Toyota Motor Corp.'s management plans to accept a demand from its workers' union at this spring's annual labor-management wage negotiations for the implementation of an annual pay hike, sources close to the matter said.
The move apparently reflects the management's view that it should respond to the union's demands to some extent so that employees and management can work together to regain consumer confidence in Toyota amid concern that the company's earnings could be affected by a series of global recalls.
The focus of negotiations will now shift to bonuses, which the union is demanding should be kept at the level agreed with the company's management last year, while the management has shown strong reservations.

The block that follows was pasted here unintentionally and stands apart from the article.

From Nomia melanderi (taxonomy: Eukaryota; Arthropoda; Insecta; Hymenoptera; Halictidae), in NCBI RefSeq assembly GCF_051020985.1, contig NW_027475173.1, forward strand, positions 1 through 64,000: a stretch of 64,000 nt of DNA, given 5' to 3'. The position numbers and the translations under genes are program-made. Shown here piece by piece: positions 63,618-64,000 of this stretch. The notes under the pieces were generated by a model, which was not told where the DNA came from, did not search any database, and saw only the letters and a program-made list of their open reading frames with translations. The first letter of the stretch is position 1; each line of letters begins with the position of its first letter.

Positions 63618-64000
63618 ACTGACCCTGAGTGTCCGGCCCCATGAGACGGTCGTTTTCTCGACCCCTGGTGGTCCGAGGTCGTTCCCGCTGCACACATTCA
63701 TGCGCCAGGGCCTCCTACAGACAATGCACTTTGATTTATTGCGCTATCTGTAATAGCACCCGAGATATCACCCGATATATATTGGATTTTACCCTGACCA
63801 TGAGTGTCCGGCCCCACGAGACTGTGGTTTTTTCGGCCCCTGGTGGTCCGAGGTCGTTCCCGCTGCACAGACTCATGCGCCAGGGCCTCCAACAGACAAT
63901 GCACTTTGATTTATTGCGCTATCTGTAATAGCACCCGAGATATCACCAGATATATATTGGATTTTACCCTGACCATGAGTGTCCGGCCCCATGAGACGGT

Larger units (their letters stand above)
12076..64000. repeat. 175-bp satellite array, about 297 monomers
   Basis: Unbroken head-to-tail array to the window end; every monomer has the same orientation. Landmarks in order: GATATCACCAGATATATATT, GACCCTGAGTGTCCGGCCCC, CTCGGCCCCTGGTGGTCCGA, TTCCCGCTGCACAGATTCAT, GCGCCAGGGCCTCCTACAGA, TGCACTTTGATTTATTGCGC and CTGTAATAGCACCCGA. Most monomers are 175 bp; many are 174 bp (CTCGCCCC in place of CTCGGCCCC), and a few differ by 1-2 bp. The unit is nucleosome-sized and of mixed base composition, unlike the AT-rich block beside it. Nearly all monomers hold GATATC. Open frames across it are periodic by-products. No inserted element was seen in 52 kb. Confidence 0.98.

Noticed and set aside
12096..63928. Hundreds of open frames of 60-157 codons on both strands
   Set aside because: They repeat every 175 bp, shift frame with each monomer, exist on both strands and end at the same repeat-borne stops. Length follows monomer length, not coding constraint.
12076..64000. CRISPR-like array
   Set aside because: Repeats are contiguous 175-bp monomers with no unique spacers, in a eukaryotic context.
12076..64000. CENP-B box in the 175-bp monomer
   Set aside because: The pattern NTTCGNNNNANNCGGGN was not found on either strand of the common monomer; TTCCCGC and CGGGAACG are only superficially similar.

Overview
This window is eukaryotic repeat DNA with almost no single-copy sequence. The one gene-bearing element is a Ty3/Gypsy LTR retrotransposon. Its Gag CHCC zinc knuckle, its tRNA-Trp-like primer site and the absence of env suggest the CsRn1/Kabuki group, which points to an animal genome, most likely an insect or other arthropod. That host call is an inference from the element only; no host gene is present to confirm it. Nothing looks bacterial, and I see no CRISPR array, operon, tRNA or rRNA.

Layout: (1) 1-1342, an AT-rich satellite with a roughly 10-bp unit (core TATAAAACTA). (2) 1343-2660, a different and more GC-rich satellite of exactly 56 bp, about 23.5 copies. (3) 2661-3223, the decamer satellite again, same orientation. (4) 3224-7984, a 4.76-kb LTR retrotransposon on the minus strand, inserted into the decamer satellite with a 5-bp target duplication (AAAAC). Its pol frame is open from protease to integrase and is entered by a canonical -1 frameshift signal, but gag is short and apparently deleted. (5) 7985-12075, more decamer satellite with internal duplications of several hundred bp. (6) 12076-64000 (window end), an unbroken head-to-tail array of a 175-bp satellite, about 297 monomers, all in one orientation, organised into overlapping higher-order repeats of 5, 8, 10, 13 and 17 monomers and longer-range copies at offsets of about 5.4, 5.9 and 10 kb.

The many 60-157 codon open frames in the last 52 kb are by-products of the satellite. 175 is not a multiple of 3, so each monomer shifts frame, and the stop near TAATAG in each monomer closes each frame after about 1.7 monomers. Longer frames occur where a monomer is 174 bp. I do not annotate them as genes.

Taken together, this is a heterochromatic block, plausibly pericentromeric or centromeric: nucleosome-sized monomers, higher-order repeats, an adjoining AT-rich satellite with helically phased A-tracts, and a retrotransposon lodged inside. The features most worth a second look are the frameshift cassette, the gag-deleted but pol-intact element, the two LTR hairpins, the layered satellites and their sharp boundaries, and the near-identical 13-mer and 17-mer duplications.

Amid adverse business conditions, the Toyota labor union decided not to demand a pay-scale hike for the first time in five years.
Instead, the union decided to place priority on securing a monthly wage hike that is usually granted under the automaker's seniority-based periodic wage increase system.
As for bonuses, the union has demanded that the management pay annual bonuses equivalent to five months' wages plus 100,000 yen.
In a third round of negotiations Wednesday, Toyota President Akio Toyoda said, "Labor and management will make all-out efforts to secure" an annual pay hike, according to union members.